Key Takeaways from LMA’s Annual Conference

At LMA’s 2019 annual conference in Atlanta, much of the conversation centered around legal marketing’s impact on legal operations.

The LMA Bay Area local group conducted recaps recently for members in San Francisco and Sacramento. It’s clear that the traditional role of marketers as internal service providers is continuing to shift, with marketing and business development professionals assuming a more outward-facing role of helping lawyers better serve their clients.

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Conference attendees Lydia Bednerik, Doug Ott and Adrian Lurrsen led the April 18 discussion at Farella Braun + Martel. Doug Ott was the featured speaker at the Sacramento recap on the next day.   

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                    (Left to right - Doug Ott, Lydia Bednerick, and Adrian Lurseen

Here are some of the insights they shared. 

  • Law firm marketers can earn the trust and respect of their managing partners by leveraging data to show which marketing tactics are bringing in revenue and which are a waste of money. When marketers get requests for events or other marketing initiatives, more are now using data to show whether the activity is worth their time. “No one will value your time if you don’t,” said Bednerik, marketing director at Wendell Rosen in Oakland.
  • Don’t discount the value of “small data,” such as individual clicks or shares of an article. “Knowing something about an individual in a relationship-based business is vitally important,” said Lurrsen, co-founder of legal publisher JD Supra. Use that background information to tailor your pitches for new business.
  • Likewise, getting a press mention in a smaller publication can be valuable, depending on the audience you are trying to reach.
  • Law firm clients are clamoring to have more business development professionals attend key meetings – not more lawyers. “What the client is saying they want people who understand business to sit in the room,” Lurssen said.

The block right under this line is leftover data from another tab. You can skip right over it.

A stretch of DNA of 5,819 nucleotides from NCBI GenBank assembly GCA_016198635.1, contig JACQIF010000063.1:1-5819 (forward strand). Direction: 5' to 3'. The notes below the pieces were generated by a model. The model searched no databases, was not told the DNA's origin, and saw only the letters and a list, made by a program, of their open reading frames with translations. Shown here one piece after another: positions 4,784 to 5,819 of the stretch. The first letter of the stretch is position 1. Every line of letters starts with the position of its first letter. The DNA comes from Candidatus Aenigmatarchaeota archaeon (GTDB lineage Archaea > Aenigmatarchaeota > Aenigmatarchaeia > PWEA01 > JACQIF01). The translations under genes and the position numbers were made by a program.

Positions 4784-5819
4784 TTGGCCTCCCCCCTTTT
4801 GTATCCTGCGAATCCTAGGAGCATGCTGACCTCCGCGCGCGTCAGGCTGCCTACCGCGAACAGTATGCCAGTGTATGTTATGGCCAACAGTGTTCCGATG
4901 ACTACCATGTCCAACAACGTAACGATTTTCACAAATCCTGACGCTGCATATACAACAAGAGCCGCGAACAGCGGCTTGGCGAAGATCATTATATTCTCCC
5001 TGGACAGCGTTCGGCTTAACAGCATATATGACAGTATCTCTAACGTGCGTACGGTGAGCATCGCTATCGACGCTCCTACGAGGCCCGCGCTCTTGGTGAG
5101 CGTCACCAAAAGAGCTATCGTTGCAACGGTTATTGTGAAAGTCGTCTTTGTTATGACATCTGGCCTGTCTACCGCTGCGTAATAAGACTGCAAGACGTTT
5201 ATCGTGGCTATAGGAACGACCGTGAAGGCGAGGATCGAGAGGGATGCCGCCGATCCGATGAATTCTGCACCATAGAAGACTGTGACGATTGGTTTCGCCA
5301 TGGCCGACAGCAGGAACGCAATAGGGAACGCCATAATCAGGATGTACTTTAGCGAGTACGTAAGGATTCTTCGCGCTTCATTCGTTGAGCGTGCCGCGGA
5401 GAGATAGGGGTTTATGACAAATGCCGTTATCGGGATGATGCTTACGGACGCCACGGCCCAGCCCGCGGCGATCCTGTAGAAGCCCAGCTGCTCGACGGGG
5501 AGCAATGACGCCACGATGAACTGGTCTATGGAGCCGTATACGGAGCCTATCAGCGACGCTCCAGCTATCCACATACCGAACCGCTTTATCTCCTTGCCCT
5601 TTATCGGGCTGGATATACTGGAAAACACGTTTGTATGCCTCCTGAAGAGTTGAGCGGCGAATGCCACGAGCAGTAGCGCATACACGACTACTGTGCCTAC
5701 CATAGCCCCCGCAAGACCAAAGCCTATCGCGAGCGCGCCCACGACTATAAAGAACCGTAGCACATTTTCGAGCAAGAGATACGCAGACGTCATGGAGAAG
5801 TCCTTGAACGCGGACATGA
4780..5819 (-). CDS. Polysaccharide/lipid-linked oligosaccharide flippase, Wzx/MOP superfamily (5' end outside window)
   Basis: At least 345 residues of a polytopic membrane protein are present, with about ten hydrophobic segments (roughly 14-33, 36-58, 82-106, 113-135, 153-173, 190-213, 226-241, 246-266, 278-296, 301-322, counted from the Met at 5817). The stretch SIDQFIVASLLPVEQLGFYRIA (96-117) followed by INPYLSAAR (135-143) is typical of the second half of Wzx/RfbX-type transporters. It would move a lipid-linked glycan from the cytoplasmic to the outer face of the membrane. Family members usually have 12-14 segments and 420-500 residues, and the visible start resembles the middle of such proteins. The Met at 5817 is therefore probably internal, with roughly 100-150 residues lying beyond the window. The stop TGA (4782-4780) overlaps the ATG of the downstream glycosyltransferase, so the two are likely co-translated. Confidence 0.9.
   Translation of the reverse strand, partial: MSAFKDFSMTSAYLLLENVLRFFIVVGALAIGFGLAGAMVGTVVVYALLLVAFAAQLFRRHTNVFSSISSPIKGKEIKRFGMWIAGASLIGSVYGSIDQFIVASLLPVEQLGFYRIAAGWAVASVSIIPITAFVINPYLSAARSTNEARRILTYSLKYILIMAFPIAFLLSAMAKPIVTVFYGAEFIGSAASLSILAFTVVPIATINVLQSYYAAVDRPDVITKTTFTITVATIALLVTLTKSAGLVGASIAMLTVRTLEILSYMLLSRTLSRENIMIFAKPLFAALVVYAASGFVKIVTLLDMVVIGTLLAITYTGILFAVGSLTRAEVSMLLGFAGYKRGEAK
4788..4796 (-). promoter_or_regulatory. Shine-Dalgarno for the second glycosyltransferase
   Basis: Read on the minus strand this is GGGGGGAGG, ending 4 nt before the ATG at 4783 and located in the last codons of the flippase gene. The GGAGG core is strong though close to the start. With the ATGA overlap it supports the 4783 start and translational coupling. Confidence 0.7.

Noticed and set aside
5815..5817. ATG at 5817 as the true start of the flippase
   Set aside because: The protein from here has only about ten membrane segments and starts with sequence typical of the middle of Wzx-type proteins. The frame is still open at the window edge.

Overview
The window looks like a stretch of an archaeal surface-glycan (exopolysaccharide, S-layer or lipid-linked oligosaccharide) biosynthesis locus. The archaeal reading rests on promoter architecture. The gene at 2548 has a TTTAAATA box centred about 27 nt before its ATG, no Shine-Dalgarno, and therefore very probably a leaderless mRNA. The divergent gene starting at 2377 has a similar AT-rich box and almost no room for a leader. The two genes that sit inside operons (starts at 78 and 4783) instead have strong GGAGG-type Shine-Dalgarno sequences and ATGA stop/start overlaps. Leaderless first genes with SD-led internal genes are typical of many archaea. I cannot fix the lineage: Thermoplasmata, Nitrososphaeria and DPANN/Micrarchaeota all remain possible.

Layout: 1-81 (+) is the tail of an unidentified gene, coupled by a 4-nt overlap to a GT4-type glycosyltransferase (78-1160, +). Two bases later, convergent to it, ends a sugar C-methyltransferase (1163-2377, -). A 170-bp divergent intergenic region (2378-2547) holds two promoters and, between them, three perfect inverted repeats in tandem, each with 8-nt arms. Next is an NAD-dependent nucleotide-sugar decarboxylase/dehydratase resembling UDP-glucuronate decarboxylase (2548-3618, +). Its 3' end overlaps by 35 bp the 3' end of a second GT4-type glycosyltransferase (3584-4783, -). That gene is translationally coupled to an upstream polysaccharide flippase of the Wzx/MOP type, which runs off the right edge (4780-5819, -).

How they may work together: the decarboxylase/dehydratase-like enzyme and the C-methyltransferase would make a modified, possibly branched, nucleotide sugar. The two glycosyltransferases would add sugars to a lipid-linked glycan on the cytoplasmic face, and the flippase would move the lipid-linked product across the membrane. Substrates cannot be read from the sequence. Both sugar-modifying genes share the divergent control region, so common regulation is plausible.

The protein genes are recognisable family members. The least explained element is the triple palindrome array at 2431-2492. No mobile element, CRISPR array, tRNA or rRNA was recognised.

• General counsels said they aren’t the only decision-makers law firms should target when forming business relationships. Often, it’s the CFO who has the ear of the CEO. “You’ve got to think broadly across the C-Suite,” said Ott, a law firm business development consultant.
  • The high cost of Big Law services continues to be top of mind for clients. When a general counsel panelist pointed out that in-house legal professionals earn less than $200 per hour (compared to $800+ for Big Law firm partners), the comment quickly trended on Twitter among conference attendees.
  • Diversity and inclusion remains a strategic theme for the legal industry, with data playing a role in supporting these efforts.

LMA Bay Area will be carrying forward these themes in its upcoming program choices. Stay tuned. 


Join us at our upcoming special event, the 7th Annual Silicon Valley In-House Counsel Summit on May 21st at the Palo Alto offices of Morgan Lewis.

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Laura Ernde is a San Francisco-based communications consultant. A former legal affairs journalist and State Bar of California communications director, she helps law firms and legal marketing agencies with content strategy and content creation. Connect with her via LinkedIn and Twitter. Email:

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